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CPGE Awarded NIH T32 Training Grant in Physical Genomics

The National Institutes of Health have awarded the Center for Physical Genomics and Engineering a prestigious T32 grant to establish the Physical Genomics Predoctoral Training Program (PGTP), the first training program in the United States to focus specifically on the convergent science of physical genomics.

The mission of the PGTP is to train the next generation of transdisciplinary scientists that will bridge molecular biology, bioengineering, physics, optics, chemistry, and medicine. Through collaboration of program faculty in the McCormick School of Engineering and Applied Sciences, the Feinberg School of Medicine and the Weinberg College of Arts and Sciences, the PGTP aims to enable trainees to acquire and apply a broad skillset that addresses the physical manipulation of living systems in the pursuit of new strategies for the treatment of disease.

Physical genomics is a new field that involves understanding the structure, function, and fundamental principles of chromatin, an intricately folded group of macromolecules including DNA, RNA, and proteins that houses genetic information within cells and determines which genes get suppressed or expressed. With this understanding, researchers can reversibly regulate, control, and even reprogram global patterns of gene expression without altering the genes themselves. This has wide implications in the future treatment of diseases such as cancer and Alzheimer’s, and other potential applications such as improving crop yields and mitigating the impact of climate change on plants and coral reefs.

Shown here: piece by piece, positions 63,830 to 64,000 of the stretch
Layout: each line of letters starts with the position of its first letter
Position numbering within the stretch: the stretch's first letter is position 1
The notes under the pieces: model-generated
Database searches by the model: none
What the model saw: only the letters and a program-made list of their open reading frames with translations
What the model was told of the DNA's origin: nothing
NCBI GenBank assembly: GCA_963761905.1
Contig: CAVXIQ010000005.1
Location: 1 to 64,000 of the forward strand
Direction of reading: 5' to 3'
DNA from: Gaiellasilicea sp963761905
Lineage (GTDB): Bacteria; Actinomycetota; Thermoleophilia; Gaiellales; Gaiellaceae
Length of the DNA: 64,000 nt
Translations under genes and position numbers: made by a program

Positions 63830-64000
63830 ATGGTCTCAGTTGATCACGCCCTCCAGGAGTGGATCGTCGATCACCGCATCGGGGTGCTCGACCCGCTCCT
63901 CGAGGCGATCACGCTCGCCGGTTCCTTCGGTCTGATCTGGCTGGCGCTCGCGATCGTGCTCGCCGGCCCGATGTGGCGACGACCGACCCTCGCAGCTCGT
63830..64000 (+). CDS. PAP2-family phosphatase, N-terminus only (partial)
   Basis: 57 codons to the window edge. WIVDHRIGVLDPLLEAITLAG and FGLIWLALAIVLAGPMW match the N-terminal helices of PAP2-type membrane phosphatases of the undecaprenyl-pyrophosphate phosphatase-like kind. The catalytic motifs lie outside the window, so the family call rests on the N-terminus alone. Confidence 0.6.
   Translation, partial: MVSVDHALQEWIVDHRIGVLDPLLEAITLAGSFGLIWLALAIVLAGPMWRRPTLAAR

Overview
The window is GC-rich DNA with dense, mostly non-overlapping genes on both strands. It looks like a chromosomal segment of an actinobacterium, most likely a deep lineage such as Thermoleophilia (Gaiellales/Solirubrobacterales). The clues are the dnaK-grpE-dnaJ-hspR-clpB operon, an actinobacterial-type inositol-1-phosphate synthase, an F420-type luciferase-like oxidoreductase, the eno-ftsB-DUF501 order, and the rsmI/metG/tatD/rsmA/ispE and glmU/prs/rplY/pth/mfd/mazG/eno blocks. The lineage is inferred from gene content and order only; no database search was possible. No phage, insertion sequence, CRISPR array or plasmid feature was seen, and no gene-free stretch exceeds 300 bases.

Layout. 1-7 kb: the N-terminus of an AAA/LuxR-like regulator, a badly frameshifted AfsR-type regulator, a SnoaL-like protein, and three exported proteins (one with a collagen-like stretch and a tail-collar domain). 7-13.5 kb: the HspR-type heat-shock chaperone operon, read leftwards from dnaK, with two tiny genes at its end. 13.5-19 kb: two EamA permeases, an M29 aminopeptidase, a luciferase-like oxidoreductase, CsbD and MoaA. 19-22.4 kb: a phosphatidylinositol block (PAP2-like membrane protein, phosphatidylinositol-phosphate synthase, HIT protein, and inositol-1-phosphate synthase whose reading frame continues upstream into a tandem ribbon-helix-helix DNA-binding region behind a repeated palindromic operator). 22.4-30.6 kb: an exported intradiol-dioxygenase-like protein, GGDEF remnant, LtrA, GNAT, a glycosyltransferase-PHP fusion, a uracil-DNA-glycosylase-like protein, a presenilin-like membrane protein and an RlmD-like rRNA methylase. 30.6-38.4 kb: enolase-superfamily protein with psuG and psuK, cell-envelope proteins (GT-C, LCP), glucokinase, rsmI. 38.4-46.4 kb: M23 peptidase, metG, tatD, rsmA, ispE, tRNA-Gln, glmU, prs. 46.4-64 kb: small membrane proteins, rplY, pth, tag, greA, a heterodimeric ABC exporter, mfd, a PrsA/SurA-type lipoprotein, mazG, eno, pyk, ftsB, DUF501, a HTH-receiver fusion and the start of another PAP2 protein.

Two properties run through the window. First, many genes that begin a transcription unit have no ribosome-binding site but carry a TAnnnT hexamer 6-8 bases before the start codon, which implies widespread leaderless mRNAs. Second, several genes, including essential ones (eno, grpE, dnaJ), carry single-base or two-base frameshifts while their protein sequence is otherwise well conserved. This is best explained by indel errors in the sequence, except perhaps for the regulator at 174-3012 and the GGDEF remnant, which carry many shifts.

The PGTP deploys a range of strategies to help trainees integrate practical, hands-on experience with the knowledge base required to advance research in physical genomics. Through an evidence-based approach to training, trainees participate in experiential learning and seminars focused on reprogramming chromatin to treat disease and engineer living systems to overcome environmental challenges using breakthrough optical imaging, computational genomics, and molecular biology. The trainees are mentored by faculty with an outstanding record of productivity and mentorship. Program mentors provide ongoing review, evaluation, and mentoring of trainees with the goal of creating a resilient, diverse cadre of scientific professionals.

The ability to regulate the physical structure of chromatin represents a new frontier in biological discovery and has the potential to be one of the major drivers of 21st-century biotechnology. The PGTP positions its trainees as the next generation of interdisciplinary biomedical leaders able to explore this frontier through an exceptional training experience in physical genomics.

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